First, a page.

But I suspect I may well still use paper and index cards, if only because it takes me away from everything that I do for the rest of the day.

(N.B. one does run out of index cards sometimes. And they are bulkier than you imagine.)
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Please don't do the "People's Mic" thing. I've just been watching some folk in Bristol doing it - I thought it wasn't going to go any further than NYC, given how Uncanny Valley it is. Megaphones aren't even banned on demos here either (sometimes I've wished they were).

the Filth

Associations it doesn't have:

* A group of thoughtful individuals united and supporting each other in a common endeavour.

Associations it has:

* Chanting the Lord's Prayer;
* Pledges of allegiance;
* "It's too late! The brain parasites have got them! Lock and load, fire at will!"

eta: the video I was talking about is here, from a bit over half way through.
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I’m wondering whether to write my NaNoWriMo this year in fountain pen, as I did last year, or actually type it.

Benefits of the fountain pen:

  1. I enjoy writing with fountain pens.
  2. It really removes the temptation to overly edit, writing by hand. Once it’s there, it’s there. So you just have to get on and write the next sentence, even if the last one was rubbish.
  3. I’m aware that the only NNWM I’ve finished has been the one that I wrote in pen. I’m such an appalling over-editor that, in the past, I’d just spent the whole time tweaking paragraphs and changing the plot.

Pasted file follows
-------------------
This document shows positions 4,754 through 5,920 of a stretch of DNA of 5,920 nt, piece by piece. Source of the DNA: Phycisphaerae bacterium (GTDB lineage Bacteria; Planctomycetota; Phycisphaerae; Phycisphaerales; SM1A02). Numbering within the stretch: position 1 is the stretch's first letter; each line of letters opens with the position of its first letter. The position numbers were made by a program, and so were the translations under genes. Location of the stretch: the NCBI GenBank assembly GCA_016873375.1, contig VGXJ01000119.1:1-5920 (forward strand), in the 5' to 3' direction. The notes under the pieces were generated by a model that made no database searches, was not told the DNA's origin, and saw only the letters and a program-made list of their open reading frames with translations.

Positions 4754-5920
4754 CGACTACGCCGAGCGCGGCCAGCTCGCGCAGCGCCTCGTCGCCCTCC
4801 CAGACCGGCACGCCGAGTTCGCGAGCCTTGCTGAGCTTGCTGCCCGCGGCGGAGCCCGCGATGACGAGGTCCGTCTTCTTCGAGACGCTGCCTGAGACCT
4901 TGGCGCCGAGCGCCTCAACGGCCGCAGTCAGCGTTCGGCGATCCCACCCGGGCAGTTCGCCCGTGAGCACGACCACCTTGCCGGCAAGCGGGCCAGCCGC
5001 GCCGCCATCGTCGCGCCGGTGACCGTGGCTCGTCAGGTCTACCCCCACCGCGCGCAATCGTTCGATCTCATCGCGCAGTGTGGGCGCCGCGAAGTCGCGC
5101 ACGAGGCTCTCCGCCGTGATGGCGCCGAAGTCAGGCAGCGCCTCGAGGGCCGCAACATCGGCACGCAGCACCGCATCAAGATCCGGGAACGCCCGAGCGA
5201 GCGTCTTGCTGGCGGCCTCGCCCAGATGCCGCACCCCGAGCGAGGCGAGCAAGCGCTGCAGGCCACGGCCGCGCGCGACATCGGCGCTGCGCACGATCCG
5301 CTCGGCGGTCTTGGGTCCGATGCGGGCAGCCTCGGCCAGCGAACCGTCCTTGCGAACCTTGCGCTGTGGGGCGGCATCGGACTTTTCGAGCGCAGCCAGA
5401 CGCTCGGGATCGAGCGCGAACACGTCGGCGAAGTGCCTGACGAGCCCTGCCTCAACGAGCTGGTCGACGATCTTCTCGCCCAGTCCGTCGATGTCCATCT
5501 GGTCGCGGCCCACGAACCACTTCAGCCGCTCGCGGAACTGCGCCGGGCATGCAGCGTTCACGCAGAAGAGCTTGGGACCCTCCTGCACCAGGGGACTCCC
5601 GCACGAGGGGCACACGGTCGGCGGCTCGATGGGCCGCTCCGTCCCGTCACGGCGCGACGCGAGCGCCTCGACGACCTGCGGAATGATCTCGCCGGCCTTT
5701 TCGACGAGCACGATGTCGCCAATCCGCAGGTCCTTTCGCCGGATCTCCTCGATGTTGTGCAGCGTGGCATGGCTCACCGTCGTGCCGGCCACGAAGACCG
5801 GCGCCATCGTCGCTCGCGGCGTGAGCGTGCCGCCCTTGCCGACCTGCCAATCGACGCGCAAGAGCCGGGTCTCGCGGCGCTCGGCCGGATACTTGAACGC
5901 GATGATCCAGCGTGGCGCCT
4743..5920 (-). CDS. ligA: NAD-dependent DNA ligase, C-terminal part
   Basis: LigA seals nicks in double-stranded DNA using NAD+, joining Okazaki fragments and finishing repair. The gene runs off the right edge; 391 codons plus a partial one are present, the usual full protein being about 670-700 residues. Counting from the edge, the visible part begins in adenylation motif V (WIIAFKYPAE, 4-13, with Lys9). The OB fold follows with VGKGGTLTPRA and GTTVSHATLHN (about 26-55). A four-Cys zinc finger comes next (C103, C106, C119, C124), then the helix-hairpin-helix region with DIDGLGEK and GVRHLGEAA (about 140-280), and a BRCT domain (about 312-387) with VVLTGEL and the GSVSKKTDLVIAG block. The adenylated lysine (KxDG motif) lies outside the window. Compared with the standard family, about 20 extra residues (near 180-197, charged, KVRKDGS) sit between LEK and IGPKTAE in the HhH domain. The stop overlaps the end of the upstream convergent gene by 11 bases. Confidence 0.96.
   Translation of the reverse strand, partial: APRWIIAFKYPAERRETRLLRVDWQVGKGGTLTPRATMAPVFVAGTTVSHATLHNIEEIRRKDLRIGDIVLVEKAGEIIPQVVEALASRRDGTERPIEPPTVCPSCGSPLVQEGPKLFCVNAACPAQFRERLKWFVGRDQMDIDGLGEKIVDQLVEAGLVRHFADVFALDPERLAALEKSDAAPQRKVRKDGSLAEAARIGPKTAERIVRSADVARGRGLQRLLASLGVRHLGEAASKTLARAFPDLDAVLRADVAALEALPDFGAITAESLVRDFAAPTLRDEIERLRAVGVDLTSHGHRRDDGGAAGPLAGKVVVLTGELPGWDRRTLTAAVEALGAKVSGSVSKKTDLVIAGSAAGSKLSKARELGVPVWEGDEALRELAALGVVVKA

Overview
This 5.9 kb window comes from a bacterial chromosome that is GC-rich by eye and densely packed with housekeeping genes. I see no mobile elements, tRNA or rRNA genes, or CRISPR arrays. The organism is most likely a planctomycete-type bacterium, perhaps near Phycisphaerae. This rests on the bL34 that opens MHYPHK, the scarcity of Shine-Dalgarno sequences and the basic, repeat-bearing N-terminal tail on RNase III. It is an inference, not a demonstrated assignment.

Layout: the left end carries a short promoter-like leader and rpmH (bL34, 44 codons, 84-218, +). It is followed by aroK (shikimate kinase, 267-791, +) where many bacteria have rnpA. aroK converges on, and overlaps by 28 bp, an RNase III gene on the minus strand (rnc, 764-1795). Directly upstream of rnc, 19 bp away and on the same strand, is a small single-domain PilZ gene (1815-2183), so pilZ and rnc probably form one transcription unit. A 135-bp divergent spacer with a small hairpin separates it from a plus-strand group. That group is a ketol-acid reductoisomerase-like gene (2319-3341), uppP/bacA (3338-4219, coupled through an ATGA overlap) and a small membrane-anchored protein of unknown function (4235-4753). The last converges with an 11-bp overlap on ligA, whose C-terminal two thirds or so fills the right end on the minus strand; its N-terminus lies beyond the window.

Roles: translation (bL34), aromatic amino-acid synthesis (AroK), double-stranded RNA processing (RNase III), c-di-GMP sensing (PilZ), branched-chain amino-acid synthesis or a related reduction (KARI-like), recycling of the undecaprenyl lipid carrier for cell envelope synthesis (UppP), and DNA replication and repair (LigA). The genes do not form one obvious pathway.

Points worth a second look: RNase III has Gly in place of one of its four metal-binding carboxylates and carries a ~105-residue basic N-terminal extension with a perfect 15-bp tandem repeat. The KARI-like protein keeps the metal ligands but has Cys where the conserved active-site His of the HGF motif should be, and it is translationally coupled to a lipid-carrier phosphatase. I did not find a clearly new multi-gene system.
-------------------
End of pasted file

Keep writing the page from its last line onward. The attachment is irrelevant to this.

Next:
On the other hand:

  1. If the novel turns out to be any good, it’s much harder to do anything with it if it’s in longhand. You have to then re-type it.
  2. If the novel doesn’t turn out to be any good, but has some good parts - which is far more likely - it becomes a pain to extract the good parts from. You can’t search for them, and you have to type the good parts up once you find them, with the result that you’re less likely to make use of any good parts, in the end.
  3. It’s not as securely archived/backed up as if I’d written it digitally.

I still have last year’s novel on the shelf in a binder, and while I very occasionally look at it when I half-remember an idea that I put in there and want to see what I ended up writing, it’s really not a convenient archiving format.

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I am not one for heroes, but the what I took from Apple under Steve Jobs was that one could be both an artist and a geek, creative and also technically skilled - not like I'd been taught at school, where you were a thinker or a doer and nothing in-between. Coding was just a medium like any other, and being good at it meant you could be a better artist in that medium.

And this taught me that there was a _point_ to all of this tinkering, and it wasn't just something that was supposed to help with getting a job or be fun for its own sake - it could produce something worthwhile and expressive and real.

So now, I think "it's a shame that he's dead - I wish that hadn't happened. So. Where was I with that code again?"
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Quick notes about the "Eyeball Massage" exhibition by Pipilotti Rist at the Hayward Gallery that I went to on its opening date today (I am such an up-to-the-minute arthound) because if I try to write anything long I will not end up posting it.